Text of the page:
San Francisco's municipal transportation system stood still, stranding middle class riders. Riots raged throughout the city as over 1,500 streetcar drivers, known as carmen, literally fought with bottles and stones for higher wages. Left with few options, stranded San Franciscans took to other means to get to work: by foot, by bicycle, and by horse-drawn carriage.Read more »
Two of BART's largest unions will announce a lawsuit against the BART board of directors today on the steps of the Alameda County Superior Court at 11am, which they plan to file shortly before the press conference.
The suit will directly challenge the board's Nov. 21 decision to ratify a contract between the unions and BART management without a hotly contested provision on family leave.
In their announcement of the suit, SEIU Local 1021 and ATU Local 1555 allege the board made "illegitimate and unprecedented actions" in ratifying the contract while removing a section on family leave, which was signed off on by BART management in July. Under the provision, workers who go on leave under the federal Family and Medical Leave Act would be paid for six of the 12 weeks the law allows them to take unpaid.
Management has since called signing off on family leave a "mistake," and the board asked all sides to ratify a contract without the provision, hence the lawsuit.
A reprieve in BART negotiations has given the Bay Area time to breathe before the next possible strike, but a lot of public concerns and animosity toward BART still remains. So the Guardian decided to take a look at BART workers themselves (we found them through their union) and ask, “How would your life change if the unions adopted BART management’s offers on safety, pensions, wages and health care?”
Note: The audio interviews are summarized in this post, but give them a listen to get a fuller picture of the impact of labor negotiations on worker’s lives.Read more »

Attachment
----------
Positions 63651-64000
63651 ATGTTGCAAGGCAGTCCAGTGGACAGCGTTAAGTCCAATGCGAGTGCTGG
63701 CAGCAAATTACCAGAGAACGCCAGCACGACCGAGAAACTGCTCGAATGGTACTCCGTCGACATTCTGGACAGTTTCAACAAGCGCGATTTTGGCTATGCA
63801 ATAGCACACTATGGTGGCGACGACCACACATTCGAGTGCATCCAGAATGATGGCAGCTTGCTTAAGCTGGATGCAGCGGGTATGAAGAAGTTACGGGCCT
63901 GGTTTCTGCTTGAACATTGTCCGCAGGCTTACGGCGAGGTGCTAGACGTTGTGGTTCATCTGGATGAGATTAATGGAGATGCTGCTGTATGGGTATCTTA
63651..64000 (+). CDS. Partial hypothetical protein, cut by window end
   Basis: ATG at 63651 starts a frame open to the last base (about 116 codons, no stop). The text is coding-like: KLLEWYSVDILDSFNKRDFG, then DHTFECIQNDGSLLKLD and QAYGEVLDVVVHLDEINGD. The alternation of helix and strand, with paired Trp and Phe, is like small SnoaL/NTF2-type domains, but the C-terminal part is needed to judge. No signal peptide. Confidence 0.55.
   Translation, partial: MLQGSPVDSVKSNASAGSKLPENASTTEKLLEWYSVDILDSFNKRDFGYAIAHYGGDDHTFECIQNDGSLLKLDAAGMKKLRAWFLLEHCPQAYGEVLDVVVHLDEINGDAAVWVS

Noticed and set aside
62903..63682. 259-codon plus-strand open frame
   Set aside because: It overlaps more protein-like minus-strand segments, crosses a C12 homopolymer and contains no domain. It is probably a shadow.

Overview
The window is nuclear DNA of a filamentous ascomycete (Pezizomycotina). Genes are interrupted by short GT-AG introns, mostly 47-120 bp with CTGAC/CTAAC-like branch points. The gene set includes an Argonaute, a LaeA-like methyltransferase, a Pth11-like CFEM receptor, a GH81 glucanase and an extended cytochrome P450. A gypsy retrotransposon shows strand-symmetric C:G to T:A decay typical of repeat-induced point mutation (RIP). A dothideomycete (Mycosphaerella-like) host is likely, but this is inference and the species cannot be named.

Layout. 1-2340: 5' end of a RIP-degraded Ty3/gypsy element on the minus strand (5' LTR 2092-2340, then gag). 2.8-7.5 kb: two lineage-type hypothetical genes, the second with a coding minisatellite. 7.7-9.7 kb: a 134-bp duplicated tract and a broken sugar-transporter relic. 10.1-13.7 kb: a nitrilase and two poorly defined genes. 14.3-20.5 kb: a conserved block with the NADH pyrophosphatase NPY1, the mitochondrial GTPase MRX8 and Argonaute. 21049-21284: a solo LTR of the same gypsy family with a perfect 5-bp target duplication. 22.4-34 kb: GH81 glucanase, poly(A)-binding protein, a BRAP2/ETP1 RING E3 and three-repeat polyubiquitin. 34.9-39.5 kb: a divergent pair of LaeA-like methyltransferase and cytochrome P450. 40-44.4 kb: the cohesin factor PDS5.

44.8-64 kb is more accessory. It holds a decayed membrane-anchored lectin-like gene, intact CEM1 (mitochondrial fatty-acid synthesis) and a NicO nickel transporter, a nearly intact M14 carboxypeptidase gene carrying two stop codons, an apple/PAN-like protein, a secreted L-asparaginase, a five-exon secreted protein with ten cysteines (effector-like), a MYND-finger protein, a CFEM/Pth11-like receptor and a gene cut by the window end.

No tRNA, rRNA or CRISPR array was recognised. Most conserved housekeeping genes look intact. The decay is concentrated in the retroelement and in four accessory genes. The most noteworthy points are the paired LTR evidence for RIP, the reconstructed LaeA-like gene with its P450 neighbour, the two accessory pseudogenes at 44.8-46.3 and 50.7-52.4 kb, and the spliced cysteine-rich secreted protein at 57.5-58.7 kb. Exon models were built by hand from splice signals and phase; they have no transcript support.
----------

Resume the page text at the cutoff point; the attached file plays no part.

Another nice scoop by Zusha Elinson at the Bay Citizen: He's got emails showing how BART tried to set up a fake counter-protest and press conference to skew media coverage toward how protests were inconveniencing riders.
A Sept. 8 protest called to test the limits of the Bay Area Rapid Transit (BART) agency's policies on freedom of speech inside BART stations ended in a cluster of protesters and journalists being coralled by nightstick-wielding BART officers, detained, and in some cases, arrested. The station was shut down at around 6 p.m. when police surrounded a group of demonstrators who had marched around the unpaid area of the transit station, as well as a group of media who were following them with cameras and voice recorders.Read more »
At first, I wasn't going to say anything about the kinda, sorta naked pictures of BART spokesman Linton Johnson that the Anonymous folks found somewhere (perhaps on his email) and posted for all to see. I didn't want to give this any more attention than it already had.
But it's been bothering me, so I decided to weigh in, to wit:
It's pretty clear that people are still mad at BART for cutting off cell phone service -- and that the agency is doing a miserable job of responding. The latest protest featured BART cops arresting people for nothing more than speaking out in the station, which leaves the train system in the horrible position of attacking First Amendment rights. And the protests are likely to continue, making life difficult for commuters and discouraging people from taking BART.Read more »
Faced with yet another protest over BART's disruption of cell phone service on August 11 to preemptively disrupt a protest, and with lingering anger over the BART police shooting of Charles Hill on the Civic Center station platform on July 3, BART police stifled vocalizations of dissent with immediate arrests during an Aug. 22 protest on the Civic Center Station platform.Read more »